In the forward direction, carbonic acid is produced from water and carbon dioxide. It can either remain intact in the solution or ionize to produce bicarbonate ion and a proton. In the reverse direction, water and carbon dioxide are produced. Carbon dioxide, of course, is a gas and can leave the solution and escape.
When reaction molecules are removed, as they would be if carbon dioxide escaped, the reaction is pulled in the direction of the molecule being lost and reversal cannot occur unless the missing molecule is replaced. In the second reaction occurring on the right, carbonic acid (H2CO3) is “removed” by ionization. This too would limit the reaction going back to carbon dioxide in water. This last type of “removal” is what occurs in metabolic pathways. In this case, the product of one reaction (carbonic acid) is the substrate for the next (formation of bicarbonate and a proton).
In the metabolic pathway of glycolysis, ten reactions are connected in this manner and reversing the process is much more complicated than if just one reaction was being considered.
General mechanisms of action
We have seen now that enzymatically catalyzed reactions are orders of magnitude faster than uncatalyzed and chemical-catalyzed reactions. And that process has been explained using concepts related to energy and equilibrium. But the magic of enzyme catalysis can also be considered from a different point of view: that is, what does an individual enzyme do in order to bring the activation energy barrier on a reaction down?
One of the remarkable things about catalysts is that they are not reactants in the normal sense: they are not consumed during a reaction. In other words, the catalyst ends up after a reaction just the way it started. Enzymes share this property, although in the midst of the catalytic action, an enzyme is temporarily changed. In fact, it is the ability of an enzyme to change that leads to its incredible efficiency.
These changes may be subtle electronic ones, more significant covalent (bonding) modifications, or structural changes arising from the flexibility inherent in enzymes. These kinds of adjustments are not possible for chemical catalysts such as the metal platinum. Enzyme flexibility allows movement and movement facilitates alteration of electronic environments necessary for catalysis. Enzymes are, thus, much more efficient than rigid chemical catalysts as a result of their abilities to facilitate the changes needed to optimize the catalytic process.
Enzymes are large and complicated molecules, which is the structural basis behind this difference. That complexity also means that a huge variety of enzymes are possible, each with a carefully tuned ability to carry out particular reactions with great efficiency and with great selectivity, working only on certain very specific reactants to convert them to particular products.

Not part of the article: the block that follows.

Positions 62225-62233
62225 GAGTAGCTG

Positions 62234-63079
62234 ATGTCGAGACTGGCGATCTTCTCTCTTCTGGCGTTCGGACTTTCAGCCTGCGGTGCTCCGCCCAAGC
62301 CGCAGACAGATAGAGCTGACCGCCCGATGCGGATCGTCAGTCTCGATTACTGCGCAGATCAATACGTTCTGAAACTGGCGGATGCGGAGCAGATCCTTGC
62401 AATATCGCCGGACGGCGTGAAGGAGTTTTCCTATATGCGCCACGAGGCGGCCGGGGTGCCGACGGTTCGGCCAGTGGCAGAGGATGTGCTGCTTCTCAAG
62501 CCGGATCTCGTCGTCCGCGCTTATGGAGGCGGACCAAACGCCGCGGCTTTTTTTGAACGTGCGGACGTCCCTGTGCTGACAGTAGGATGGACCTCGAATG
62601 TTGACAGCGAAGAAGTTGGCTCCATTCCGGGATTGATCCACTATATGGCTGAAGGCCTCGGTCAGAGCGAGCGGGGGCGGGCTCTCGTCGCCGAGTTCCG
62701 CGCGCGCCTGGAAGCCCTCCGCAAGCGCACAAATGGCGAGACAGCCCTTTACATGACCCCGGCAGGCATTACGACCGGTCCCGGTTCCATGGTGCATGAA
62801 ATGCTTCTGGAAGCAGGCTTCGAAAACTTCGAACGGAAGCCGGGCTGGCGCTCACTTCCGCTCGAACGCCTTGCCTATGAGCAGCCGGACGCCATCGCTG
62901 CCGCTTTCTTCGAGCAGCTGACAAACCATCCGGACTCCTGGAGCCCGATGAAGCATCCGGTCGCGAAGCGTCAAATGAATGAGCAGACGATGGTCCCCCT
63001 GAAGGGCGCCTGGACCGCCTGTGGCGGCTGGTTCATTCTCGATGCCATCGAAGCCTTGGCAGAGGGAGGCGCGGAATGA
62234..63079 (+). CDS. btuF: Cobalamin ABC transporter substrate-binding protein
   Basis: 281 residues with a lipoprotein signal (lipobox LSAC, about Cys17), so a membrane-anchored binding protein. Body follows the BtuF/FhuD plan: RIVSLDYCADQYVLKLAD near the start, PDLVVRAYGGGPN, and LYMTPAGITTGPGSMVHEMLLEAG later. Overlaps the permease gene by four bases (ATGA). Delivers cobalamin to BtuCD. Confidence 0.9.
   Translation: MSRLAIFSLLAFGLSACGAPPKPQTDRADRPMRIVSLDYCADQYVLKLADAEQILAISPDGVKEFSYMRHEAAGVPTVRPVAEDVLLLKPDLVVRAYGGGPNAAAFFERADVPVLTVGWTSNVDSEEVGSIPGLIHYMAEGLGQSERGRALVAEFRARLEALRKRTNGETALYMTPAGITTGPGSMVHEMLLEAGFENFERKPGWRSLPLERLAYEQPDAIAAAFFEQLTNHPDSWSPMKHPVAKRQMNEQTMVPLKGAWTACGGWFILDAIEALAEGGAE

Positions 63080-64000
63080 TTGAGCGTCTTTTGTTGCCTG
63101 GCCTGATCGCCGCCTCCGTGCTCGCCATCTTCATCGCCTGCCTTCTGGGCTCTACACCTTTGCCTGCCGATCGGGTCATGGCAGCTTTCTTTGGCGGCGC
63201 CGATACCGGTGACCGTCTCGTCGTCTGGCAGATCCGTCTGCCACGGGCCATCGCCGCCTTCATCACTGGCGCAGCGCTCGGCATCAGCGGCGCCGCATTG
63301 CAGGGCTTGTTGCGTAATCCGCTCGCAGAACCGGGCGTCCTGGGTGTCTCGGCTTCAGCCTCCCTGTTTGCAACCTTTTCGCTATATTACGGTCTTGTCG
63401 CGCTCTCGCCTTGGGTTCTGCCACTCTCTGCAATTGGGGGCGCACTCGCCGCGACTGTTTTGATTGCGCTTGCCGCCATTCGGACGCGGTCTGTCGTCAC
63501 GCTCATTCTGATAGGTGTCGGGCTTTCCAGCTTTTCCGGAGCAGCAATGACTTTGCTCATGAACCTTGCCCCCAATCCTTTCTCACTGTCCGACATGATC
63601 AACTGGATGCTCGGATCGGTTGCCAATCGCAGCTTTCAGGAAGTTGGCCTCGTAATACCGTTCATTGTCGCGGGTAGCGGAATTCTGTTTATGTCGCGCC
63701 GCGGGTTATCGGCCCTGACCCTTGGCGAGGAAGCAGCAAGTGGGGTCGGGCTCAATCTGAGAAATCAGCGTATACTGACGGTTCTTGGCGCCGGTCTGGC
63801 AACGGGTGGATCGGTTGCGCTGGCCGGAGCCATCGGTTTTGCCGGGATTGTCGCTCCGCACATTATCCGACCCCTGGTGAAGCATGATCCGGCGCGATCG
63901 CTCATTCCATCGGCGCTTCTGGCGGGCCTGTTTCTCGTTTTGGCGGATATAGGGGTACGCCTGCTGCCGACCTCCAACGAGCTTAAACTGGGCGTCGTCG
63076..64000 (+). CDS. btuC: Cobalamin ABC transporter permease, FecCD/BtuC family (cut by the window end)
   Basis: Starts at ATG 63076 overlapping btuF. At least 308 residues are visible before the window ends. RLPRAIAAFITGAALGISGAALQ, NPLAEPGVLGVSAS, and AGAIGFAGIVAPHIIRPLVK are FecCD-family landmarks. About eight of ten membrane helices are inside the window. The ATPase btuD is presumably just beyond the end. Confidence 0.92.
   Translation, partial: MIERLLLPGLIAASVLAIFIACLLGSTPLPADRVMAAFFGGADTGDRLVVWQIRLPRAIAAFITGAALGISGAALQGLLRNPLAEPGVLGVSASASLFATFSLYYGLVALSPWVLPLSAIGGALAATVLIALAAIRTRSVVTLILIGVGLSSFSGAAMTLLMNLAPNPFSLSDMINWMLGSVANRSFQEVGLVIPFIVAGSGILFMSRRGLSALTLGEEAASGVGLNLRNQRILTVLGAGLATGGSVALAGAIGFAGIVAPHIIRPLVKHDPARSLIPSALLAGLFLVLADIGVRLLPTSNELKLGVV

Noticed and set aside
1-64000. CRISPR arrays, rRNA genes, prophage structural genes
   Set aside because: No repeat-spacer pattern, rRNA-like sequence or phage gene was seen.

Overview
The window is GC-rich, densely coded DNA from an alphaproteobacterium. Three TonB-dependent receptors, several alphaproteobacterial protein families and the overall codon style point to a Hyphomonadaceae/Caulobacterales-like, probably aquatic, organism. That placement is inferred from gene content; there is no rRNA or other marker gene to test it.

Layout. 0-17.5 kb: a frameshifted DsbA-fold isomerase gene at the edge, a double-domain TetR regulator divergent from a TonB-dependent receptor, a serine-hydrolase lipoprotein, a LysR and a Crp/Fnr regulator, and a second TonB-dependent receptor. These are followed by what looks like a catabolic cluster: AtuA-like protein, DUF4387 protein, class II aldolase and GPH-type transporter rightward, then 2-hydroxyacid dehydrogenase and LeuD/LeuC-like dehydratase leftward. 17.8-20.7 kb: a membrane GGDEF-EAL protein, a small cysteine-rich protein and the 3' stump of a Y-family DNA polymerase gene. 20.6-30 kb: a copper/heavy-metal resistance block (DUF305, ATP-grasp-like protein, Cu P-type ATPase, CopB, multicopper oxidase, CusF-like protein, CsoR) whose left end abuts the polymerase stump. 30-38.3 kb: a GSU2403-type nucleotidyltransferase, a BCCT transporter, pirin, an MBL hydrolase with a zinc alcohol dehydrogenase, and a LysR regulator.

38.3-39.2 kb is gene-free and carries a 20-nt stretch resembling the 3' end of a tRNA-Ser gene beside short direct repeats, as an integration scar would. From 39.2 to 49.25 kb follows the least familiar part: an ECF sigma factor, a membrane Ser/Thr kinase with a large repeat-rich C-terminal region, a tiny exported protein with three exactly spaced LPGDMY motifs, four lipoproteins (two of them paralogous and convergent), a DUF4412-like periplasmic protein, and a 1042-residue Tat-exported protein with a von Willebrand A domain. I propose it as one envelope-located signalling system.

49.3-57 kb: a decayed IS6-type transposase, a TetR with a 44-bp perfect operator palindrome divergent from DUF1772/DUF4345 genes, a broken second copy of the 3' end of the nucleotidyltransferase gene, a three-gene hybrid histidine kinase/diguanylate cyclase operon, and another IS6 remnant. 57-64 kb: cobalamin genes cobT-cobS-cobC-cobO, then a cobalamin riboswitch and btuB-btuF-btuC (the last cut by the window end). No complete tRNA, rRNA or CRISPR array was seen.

Substrate binding and the Active Site
Enzymes have binding sites that not only selectively ‘grab’ a reactant (called a when discussing enzymes), but also place it in a position to be electronically induced to react, either within itself or with another substrate.
The enzyme itself may play a role in the electron shifts or that process may occur as a result of substrates being oriented very close to each other.
The location on an enzyme where substrate binds (the ) is also usually the site of the reaction itself, called the .
As large and complex molecules, enzymes are somewhat flexible and responsive to their local environments. Slight changes in shape, often arising from the binding of the substrate itself, help to optimally position substrates for reaction after they bind.
Figure 4.4 – Substrate binding by methylenetetrahydrofolate reductase
Figure 4.5 – Lysozyme with substrate binding site (blue), active site (red) and bound substrate (black). Wikipedia
These changes in shape are explained, in part, by the Induced Fit Model of Catalysis (Figure 4.6), which illustrates that not only do enzymes change substrates, but that substrates also transiently change enzyme structure. At the end of the catalysis, the enzyme is returned to its original state. This model contrasts with the Lock and Key model, which presents enzymes with a fixed shape that is perfectly matched for binding its substrate(s). Evidence supports the Induced Fit model as a better, truer description of reality.
Enzyme flexibility also plays an important role in control of enzyme activity. Enzymes alternate between the T (tight) state, which is a lower activity state and the R (relaxed) state, which has greater activity.